One caveat to the selection process is that I will exclude oil and gas stocks and mining stocks. Unfortunately, these companies are too impacted by commodity prices to have enough stability.

Below is a table that will show you at a high level the composition of the stocks on the TSX.

wdt_ID Market Cap Stocks Dividend Stocks Ratio
2 Mega Cap 0 0 0.00
3 Large Cap 71 66 92.30
4 Mid Cap 152 111 73.02
5 Small Cap 252 146 57.93
7 Micro Cap 223 65 29.14
8 Nano Cap 143 18 12.59

The ratio of dividend-paying stocks to non-dividend-paying stocks is an important part of the risk factor, as the ability to pay a dividend consistently implies revenue stability.

The ability to grow the dividend annually shows not only the ability to have consistent and stable revenue but also a growing revenue. Getting dividend income in the retirement years, it’s important to have dividend growth; otherwise, you lose to inflation.

Did you see the pattern in the number of stocks paying a dividend? The larger the company, the more it tends to pay a dividend.

Note that you need access to specialized dividend data to screen dividend stocks. You should consider a screener such as Dividend Snapshot Screeners.

Best 5 Canadian Mega Cap Stocks

There are no mega-cap stocks in Canada. While I hold many of them in my portfolio, they are all U.S. mega-cap stocks.

They are also my best-performing stocks. If you aren’t ready to deal with the currency exchange, buy the best S&P 500 ETF. 

Another option is the NASDAQ 100 with XQQ, but know that 90% of the NASDAQ 100 is included in the S&P500. The NASDAQ 100 is more volatile, and your blood pressure may be impacted ;)

Best 5 Canadian Large Cap Stocks

This group includes most of the TSX blue-chip stocks, which tend to be oligopoly. These Canadian stocks are more stable but generally have moderate growth.

Of the five picks below, only one has a good dividend yield for a dividend-focused investor. The other picks are focused on dividend growth. None have a dividend yield above 4%, but they have excellent dividend growth.

Not a place for energy dividend stocks here sadly. There are better options to start with.


Canadian National Railway

tse:cnr | Industrials | Railroads

Brookfield Asset Management

tse:bam | Financial Services | Asset Management

Alimentation Couche-Tard

tse:atd | Consumer Defensive | Grocery Stores

Intact Financial

tse:ifc | Financial Services | Insurance - Property & Casualty

National Bank

tse:na | Financial Services | Banks - Diversified

Best 4 Canadian Mid-Cap Stocks

This market cap segment is where you find up-and-coming future large-cap stocks. Alimentation Couche-Tard, and Intact Financial were once part of this group.


Capital Power Corporation

tse:cpx | Utilities | Utilities - Independent Power Producers

Equitable Group

tse:eqb | Financial Services | Mortgage Finance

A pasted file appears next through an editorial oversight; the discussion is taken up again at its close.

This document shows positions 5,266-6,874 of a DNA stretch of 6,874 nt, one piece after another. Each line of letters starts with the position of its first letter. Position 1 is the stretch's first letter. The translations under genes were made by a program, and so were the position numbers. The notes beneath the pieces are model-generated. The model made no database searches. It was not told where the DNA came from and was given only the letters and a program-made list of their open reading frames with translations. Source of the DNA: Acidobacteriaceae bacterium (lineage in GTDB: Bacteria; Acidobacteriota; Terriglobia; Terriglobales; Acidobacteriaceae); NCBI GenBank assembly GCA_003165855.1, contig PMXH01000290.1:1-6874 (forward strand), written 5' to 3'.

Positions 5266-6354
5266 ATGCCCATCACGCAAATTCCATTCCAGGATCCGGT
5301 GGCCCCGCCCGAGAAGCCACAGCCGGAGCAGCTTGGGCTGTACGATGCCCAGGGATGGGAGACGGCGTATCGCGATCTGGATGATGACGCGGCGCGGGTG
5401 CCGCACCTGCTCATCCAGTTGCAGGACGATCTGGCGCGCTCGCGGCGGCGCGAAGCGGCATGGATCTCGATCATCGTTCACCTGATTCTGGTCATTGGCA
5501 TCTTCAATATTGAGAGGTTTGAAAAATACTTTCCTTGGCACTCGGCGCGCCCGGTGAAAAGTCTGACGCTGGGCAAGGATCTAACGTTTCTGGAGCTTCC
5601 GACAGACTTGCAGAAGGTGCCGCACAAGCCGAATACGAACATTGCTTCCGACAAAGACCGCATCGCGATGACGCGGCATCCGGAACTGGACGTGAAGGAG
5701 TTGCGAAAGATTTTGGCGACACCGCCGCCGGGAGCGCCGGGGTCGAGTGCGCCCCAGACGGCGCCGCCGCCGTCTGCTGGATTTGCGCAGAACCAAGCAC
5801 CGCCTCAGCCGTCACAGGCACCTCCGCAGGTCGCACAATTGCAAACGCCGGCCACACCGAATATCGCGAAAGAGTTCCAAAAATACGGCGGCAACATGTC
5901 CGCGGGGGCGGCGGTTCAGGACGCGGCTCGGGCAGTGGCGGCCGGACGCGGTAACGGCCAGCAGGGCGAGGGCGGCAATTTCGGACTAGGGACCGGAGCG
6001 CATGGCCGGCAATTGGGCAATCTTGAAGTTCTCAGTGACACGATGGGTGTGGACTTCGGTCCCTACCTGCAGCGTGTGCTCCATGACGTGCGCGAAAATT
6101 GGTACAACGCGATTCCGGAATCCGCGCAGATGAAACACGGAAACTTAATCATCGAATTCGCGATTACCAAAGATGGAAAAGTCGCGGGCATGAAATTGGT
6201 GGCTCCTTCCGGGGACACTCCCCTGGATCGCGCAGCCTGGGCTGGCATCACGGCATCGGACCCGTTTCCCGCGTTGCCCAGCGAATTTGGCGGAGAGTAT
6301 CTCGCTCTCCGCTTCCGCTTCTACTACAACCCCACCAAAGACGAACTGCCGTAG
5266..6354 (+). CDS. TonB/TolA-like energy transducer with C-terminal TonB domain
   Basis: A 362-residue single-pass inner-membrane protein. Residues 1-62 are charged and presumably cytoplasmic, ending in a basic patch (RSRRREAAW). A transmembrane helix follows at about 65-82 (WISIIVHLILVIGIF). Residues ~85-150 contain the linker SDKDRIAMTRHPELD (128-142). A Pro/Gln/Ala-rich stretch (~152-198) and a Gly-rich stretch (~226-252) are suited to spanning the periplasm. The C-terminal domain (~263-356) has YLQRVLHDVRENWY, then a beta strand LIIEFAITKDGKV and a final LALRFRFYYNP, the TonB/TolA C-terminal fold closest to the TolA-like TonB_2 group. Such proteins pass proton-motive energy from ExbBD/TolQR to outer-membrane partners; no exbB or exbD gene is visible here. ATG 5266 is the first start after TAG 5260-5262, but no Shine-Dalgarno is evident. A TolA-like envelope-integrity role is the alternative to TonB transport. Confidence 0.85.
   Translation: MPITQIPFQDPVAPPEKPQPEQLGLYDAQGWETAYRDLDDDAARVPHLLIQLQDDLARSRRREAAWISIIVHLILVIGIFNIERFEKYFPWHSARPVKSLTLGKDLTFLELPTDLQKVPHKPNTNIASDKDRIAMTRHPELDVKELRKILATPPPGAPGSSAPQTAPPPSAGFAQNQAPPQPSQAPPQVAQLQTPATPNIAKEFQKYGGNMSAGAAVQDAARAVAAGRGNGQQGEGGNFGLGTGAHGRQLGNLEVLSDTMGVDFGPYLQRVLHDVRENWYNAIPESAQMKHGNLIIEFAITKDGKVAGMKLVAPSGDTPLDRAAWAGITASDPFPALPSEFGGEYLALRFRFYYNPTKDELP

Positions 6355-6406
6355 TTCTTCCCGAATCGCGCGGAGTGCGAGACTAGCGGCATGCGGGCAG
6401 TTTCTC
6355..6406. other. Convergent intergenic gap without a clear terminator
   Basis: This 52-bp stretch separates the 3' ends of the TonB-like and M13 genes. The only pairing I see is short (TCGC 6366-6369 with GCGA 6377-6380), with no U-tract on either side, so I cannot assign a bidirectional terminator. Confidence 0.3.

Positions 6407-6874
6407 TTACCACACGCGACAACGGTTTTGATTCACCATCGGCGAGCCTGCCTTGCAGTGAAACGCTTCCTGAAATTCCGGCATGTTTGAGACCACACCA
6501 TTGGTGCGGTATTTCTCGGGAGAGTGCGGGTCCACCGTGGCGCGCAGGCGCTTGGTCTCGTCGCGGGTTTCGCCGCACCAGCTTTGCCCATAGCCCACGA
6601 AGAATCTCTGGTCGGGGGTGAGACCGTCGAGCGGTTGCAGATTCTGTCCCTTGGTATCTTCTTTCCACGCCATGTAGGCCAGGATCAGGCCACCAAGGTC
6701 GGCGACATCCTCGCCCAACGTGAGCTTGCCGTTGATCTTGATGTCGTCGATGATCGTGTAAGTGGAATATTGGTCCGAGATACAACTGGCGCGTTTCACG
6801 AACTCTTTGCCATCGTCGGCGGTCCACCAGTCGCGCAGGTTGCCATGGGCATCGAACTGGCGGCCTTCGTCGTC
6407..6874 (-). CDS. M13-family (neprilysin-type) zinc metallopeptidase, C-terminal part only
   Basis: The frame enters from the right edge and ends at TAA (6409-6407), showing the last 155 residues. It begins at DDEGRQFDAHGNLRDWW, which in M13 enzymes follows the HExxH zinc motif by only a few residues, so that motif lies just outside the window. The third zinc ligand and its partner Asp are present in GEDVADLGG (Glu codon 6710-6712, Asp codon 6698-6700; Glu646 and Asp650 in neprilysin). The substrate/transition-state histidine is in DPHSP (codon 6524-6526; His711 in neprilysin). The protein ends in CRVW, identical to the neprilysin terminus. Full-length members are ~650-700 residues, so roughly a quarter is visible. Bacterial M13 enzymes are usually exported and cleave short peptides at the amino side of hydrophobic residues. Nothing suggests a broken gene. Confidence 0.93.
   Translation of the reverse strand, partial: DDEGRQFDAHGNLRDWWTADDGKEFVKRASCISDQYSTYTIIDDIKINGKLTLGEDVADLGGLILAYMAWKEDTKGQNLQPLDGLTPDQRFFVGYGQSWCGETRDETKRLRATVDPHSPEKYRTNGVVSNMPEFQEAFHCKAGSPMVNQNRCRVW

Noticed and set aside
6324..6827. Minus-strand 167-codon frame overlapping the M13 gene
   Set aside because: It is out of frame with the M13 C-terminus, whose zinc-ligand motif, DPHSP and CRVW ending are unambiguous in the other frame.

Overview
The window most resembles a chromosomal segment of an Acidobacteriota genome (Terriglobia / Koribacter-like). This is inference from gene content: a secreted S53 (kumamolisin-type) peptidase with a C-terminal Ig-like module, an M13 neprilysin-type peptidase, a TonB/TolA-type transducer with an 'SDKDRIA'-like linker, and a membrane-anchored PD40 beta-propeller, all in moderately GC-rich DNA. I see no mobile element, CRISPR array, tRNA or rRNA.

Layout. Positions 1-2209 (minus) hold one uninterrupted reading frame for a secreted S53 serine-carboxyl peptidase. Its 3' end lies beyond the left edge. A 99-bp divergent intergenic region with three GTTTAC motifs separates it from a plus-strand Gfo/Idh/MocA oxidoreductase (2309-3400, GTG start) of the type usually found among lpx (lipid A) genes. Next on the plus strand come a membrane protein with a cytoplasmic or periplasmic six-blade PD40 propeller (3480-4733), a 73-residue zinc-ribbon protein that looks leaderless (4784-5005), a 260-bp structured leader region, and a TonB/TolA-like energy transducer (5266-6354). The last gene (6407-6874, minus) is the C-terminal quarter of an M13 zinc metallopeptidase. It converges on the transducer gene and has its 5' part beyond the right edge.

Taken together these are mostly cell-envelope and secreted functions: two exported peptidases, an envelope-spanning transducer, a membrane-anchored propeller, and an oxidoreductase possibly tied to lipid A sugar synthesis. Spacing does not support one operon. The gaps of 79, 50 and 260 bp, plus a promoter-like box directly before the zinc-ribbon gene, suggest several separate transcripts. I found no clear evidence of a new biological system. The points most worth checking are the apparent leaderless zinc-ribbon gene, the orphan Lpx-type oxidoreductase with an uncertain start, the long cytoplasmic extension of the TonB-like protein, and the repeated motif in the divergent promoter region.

FirstService Corp

tse:fsv | Real Estate | Real Estate Services


tse:stn | Industrials | Engineering & Construction

Best 5 Canadian Small Cap Stocks

This group of stocks is interesting as this is where most of the REITs are. Yet, I am not a fan of REITs as you may have read.

Let’s be clear about this category: these are small-cap stocks and, therefore, have more risks than large-cap stocks. I cannot say that the risk vs reward is worth it with this group of stocks.

Best 5 Canadian Micro Cap Stocks

This group of companies is either targeted for acquisition or growing by expanding.

However, this is also a risky investment group. It should represent a small part of your portfolio. When the risk is discussed, equity is often highlighted as the highest risk, but you should now see the difference between a large-cap stock and a micro-cap stock.

33% of the stocks in this group have no 5-year return yet, while another 33% have a negative return over the last five years. That leaves only another 33% with a positive return to select from.

While I was hoping to see candidates I would consider, I could not settle on any stock with any degree of confidence.

Best Canadian Nano Cap Stocks

We are going to skip this market cap group as, technically, this is now entering the high speculation area of investing.

That’s a much different investment strategy.

Best Dividend Stocks by Accounts

Now we make this more complex a little to figure out the best stock to hold in various accounts. The best RRSP investments aren’t always what we think they should be. Again, you need to focus on accumulation and decumulation.

The best TFSA investments are similar. The only big difference is to consider the US withholding tax from US dividend stocks. Otherwise, you can hold the same stocks.

Investing in high-yield stocks isn’t about finding the best stocks; it’s a risky approach in general. You become an active investor at that point since you have to pay attention.

My Portfolio By Market Cap

I have built a portfolio that delivers around 12% annualized returns (a.k.a. Annual ROR) and has made my fair share of mistakes.

My leanings have been to keep it simple. Canada doesn’t have a lot of great options in the end. Canada has a TSX 60 while the US has the S&P 500 for example. The numbers just show you how many great companies you can find.

Don’t forget about your income tax. You don’t want to realize too late that you need to change your investment strategy for better tax efficiency. There is a way to be tax efficient in Canada.